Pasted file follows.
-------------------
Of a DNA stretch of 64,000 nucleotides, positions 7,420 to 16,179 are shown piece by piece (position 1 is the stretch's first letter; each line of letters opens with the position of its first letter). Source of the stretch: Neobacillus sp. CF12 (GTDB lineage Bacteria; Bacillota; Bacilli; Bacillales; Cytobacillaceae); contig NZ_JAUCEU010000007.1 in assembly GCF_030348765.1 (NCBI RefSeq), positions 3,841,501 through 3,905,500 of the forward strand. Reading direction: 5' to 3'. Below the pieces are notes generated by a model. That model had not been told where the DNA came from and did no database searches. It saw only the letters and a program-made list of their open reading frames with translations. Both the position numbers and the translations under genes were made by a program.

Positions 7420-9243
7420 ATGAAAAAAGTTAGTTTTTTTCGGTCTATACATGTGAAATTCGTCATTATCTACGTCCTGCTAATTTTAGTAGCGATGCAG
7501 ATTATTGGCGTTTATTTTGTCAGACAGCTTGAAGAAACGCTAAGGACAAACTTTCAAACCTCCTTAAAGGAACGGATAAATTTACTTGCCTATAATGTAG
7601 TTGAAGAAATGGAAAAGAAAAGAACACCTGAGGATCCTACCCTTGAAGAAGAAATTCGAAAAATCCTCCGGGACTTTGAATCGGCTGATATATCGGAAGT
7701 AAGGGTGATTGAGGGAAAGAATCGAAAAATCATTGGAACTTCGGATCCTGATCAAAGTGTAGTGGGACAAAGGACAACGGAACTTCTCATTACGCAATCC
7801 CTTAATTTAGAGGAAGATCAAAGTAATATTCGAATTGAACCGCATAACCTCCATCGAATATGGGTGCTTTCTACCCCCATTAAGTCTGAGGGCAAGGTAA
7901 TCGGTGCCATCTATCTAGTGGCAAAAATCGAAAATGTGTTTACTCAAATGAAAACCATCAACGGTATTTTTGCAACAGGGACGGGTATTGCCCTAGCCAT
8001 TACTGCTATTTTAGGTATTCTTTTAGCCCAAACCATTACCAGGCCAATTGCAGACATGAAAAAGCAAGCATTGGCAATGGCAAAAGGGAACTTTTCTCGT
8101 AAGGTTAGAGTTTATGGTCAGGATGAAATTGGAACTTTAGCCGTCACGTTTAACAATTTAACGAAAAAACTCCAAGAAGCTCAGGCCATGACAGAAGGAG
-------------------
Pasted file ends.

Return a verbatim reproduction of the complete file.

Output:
Of a DNA stretch of 64,000 nucleotides, positions 7,420 to 16,179 are shown piece by piece (position 1 is the stretch's first letter; each line of letters opens with the position of its first letter). Source of the stretch: Neobacillus sp. CF12 (GTDB lineage Bacteria; Bacillota; Bacilli; Bacillales; Cytobacillaceae); contig NZ_JAUCEU010000007.1 in assembly GCF_030348765.1 (NCBI RefSeq), positions 3,841,501 through 3,905,500 of the forward strand. Reading direction: 5' to 3'. Below the pieces are notes generated by a model. That model had not been told where the DNA came from and did no database searches. It saw only the letters and a program-made list of their open reading frames with translations. Both the position numbers and the translations under genes were made by a program.

Positions 7420-9243
7420 ATGAAAAAAGTTAGTTTTTTTCGGTCTATACATGTGAAATTCGTCATTATCTACGTCCTGCTAATTTTAGTAGCGATGCAG
7501 ATTATTGGCGTTTATTTTGTCAGACAGCTTGAAGAAACGCTAAGGACAAACTTTCAAACCTCCTTAAAGGAACGGATAAATTTACTTGCCTATAATGTAG
7601 TTGAAGAAATGGAAAAGAAAAGAACACCTGAGGATCCTACCCTTGAAGAAGAAATTCGAAAAATCCTCCGGGACTTTGAATCGGCTGATATATCGGAAGT
7701 AAGGGTGATTGAGGGAAAGAATCGAAAAATCATTGGAACTTCGGATCCTGATCAAAGTGTAGTGGGACAAAGGACAACGGAACTTCTCATTACGCAATCC
7801 CTTAATTTAGAGGAAGATCAAAGTAATATTCGAATTGAACCGCATAACCTCCATCGAATATGGGTGCTTTCTACCCCCATTAAGTCTGAGGGCAAGGTAA
7901 TCGGTGCCATCTATCTAGTGGCAAAAATCGAAAATGTGTTTACTCAAATGAAAACCATCAACGGTATTTTTGCAACAGGGACGGGTATTGCCCTAGCCAT
8001 TACTGCTATTTTAGGTATTCTTTTAGCCCAAACCATTACCAGGCCAATTGCAGACATGAAAAAGCAAGCATTGGCAATGGCAAAAGGGAACTTTTCTCGT
8101 AAGGTTAGAGTTTATGGTCAGGATGAAATTGGAACTTTAGCCGTCACGTTTAACAATTTAACGAAAAAACTCCAAGAAGCTCAGGCCATGACAGAAGGAG